World-class sales trainer, author, and speaker Jeffrey Gitomer often references the classic children’s book “The Little Engine that Could” by Watty Piper as one of the earliest and purest examples of sharing a philosophy of how having a YES! Attitude drives personal success.
The main character and focus of the story is, of course, The Little Engine. She (the author had the foresight to make the main character a female) is a steam locomotive that is challenged by a tall hill she needs to scale in order to reach her destination. She struggles with the hill, is pushed to her limit, but relying upon her positive attitude and her mantra of “I think I can” (which strengthens into “I know I can” and then “I knew I could“) eventually reaches the peak, pushes past the summit, and then speeds down the other side on her way to the station.
Based on Jeffrey’s use of the story, I’ve reread and studied the tale with a new perspective. I can hardly argue with Gitomer positioning the story as a powerful example of what a positive attitude can accomplish. I think I can/I know I can/I knew I could is a powerful phrase that lends strength to the plucky hero of the story, allowing her to build the momentum required to accomplish her goal. But, I’ve always felt there was an important piece missing and I could never quite put my finger on what it was. The best place to start when you’re stumped is to go back to the basics, and that means a brief lesson on how a steam locomotive operates.
A steam locomotive produces its power through a steam engine. The engine is fueled by burning combustible material (usually wood or coal) to create steam in a boiler which drives the engine. All the required supplies (both fuel and water) are carried by the locomotive, usually pulled in a car behind the engine.
And there it was.
The missing piece.
The Little Engine needed to burn fuel in order to build up that reserve of positive steam, and that fuel needed to be carried with the engine so that it was available when she had need of it. So, if the Little Engine is literally the textbook case study for what a positive attitude can accomplish, knowing exactly what pieces of wood or coal – the fuel – were burned in order to generate and maintain the force of steam driving the engine of positive attitude would be even more valuable.
Here then are five pieces of fuel that you can carry with you to keep your inner fire burning hottest when you need to generate the force of positive steam the most:
1. Know Why
Knowing the real reason behind what you’re trying to accomplish keeps you focused and on the right track. Your goal might be to lose weight, but the reason why might range from a need to improve your health to looking good in a swimsuit this summer. Call upon those true motivators when you feel you’re beginning to lose forward motion.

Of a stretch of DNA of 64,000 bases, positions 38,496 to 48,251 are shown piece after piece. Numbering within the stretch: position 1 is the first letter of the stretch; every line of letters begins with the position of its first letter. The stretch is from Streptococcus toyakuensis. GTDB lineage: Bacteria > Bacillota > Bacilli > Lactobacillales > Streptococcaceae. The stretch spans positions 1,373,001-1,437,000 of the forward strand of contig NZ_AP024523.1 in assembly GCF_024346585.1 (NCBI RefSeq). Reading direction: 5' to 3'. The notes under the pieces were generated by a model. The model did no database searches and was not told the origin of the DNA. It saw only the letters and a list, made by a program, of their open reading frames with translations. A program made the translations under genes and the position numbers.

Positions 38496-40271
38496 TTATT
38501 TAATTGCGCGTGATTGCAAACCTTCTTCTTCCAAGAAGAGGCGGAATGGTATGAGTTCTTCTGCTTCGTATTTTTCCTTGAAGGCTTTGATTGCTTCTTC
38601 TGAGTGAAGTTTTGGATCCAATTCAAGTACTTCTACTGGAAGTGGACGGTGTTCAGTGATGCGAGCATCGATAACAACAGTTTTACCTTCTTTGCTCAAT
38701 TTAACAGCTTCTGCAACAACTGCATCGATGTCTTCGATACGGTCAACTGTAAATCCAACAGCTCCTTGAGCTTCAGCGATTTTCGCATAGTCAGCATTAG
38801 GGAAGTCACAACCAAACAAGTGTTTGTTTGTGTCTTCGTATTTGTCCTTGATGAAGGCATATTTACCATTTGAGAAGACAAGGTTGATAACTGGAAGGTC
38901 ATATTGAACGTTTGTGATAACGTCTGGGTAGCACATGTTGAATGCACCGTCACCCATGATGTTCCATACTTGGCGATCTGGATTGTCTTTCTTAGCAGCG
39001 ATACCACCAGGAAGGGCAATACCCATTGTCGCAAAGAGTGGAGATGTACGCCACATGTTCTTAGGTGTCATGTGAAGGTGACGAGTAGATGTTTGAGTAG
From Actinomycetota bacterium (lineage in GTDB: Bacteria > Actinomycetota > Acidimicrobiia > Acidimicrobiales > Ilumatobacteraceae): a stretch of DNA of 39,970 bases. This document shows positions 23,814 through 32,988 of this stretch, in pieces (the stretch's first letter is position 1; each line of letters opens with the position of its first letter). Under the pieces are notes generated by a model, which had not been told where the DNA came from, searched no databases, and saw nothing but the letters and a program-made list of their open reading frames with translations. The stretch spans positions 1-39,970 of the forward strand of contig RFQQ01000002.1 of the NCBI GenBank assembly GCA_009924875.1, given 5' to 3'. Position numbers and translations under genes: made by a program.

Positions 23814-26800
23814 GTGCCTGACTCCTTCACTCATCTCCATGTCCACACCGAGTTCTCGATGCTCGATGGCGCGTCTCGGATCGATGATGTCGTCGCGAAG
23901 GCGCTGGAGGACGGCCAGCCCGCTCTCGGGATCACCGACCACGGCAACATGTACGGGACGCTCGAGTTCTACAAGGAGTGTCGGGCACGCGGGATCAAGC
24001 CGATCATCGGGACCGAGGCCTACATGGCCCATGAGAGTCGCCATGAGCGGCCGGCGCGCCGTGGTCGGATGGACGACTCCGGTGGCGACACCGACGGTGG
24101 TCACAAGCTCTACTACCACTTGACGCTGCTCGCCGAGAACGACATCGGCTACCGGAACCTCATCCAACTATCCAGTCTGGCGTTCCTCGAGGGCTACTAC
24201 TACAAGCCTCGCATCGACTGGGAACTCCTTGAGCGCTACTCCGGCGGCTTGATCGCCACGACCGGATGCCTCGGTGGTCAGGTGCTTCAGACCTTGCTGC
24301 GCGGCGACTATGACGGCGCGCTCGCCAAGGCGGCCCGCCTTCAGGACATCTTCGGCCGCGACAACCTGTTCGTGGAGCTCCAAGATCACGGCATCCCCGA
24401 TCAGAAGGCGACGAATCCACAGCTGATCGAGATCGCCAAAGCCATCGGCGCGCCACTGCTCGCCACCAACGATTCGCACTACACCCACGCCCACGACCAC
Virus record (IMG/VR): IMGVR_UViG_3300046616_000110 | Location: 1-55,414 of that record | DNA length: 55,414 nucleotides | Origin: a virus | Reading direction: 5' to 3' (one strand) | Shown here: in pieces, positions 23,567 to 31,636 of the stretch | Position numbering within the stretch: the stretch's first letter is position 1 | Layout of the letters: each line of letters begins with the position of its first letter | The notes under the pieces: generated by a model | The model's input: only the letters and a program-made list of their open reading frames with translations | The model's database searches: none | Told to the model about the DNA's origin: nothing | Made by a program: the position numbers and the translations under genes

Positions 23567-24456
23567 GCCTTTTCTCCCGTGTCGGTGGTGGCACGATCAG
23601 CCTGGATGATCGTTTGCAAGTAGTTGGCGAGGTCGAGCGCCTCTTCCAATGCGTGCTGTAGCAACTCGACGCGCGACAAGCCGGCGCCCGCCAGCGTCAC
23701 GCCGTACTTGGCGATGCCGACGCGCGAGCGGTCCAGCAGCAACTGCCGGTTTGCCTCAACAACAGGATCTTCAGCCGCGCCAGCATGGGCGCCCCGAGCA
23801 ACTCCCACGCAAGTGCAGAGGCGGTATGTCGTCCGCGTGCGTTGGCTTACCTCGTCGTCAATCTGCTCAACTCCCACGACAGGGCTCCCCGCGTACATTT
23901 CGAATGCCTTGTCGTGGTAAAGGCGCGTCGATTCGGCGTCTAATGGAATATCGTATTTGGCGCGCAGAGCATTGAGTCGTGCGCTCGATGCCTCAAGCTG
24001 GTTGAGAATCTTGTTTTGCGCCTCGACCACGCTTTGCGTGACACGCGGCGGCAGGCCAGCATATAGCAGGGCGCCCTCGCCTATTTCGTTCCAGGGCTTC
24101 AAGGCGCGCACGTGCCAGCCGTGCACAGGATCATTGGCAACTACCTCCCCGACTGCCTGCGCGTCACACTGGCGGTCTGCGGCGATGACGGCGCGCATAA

2. Keep Your Cheerleaders on Speed Dial
You will run into no shortage of people who would be happy to see you to fail (misery loves company.) They’ll beat you up and drag you down if you give them half a chance. If you begin to second guess yourself, be sure to call upon your friends and allies to help lift you out of the dumps (and away from the people dumping on you.) Your real friends and fans want to see you succeed, and will lend you the emotional support to keep you moving in the right direction when you are most in need.
3. Revisit Past Success
If you begin doubting your chances of success in this endeavor, think about times in the past when the odds were against you and you still managed to achieve your goal. Perhaps it was earning a college degree, or learning to ski, or winning a big promotion. We’ve all won battles in the past. Call upon those memories of overcoming obstacles on your way to past victories in order to help you emerge victorious from this new challenge.
4. Take a Page from History
Abraham Lincoln, Walt Disney, Thomas Edison, Helen Keller. All these individuals (and many more) are held in historical esteem for all they achieved, but each overcame many personal and professional obstacles on their way to success. Find celebrated individuals with something in common with your own goals, interests, industry, or upbringing and learn from their successes (and from their mistakes.) You may even be fortunate enough to find an example that specifically applies to your current situation.
5. Envision Your Happy Ending
Keep a clear picture in mind of what your end game looks like. Have an unwavering vision of what success will mean to you and those you love. How will your life be different once you’ve earned your goal? Who will you tell first? Where will you celebrate? What’s the first thing you’ll do with your new victory status? When you feel your self-confidence flagging, give yourself a peek at what the future looks like after you’ve crossed the finish line and they wave the checkered flag!
Collect fuel for your Little Engine and store it up.
You may not need it right now, and you may not need to use all of it, but at some point in the future you’ll need to keep that fire in your belly burning hot and generating enough steam to power your way to success.
I know you can.
Here is Jeffrey Gitomer sharing his interpretation of the Little Engine That Could as a sales philosophy.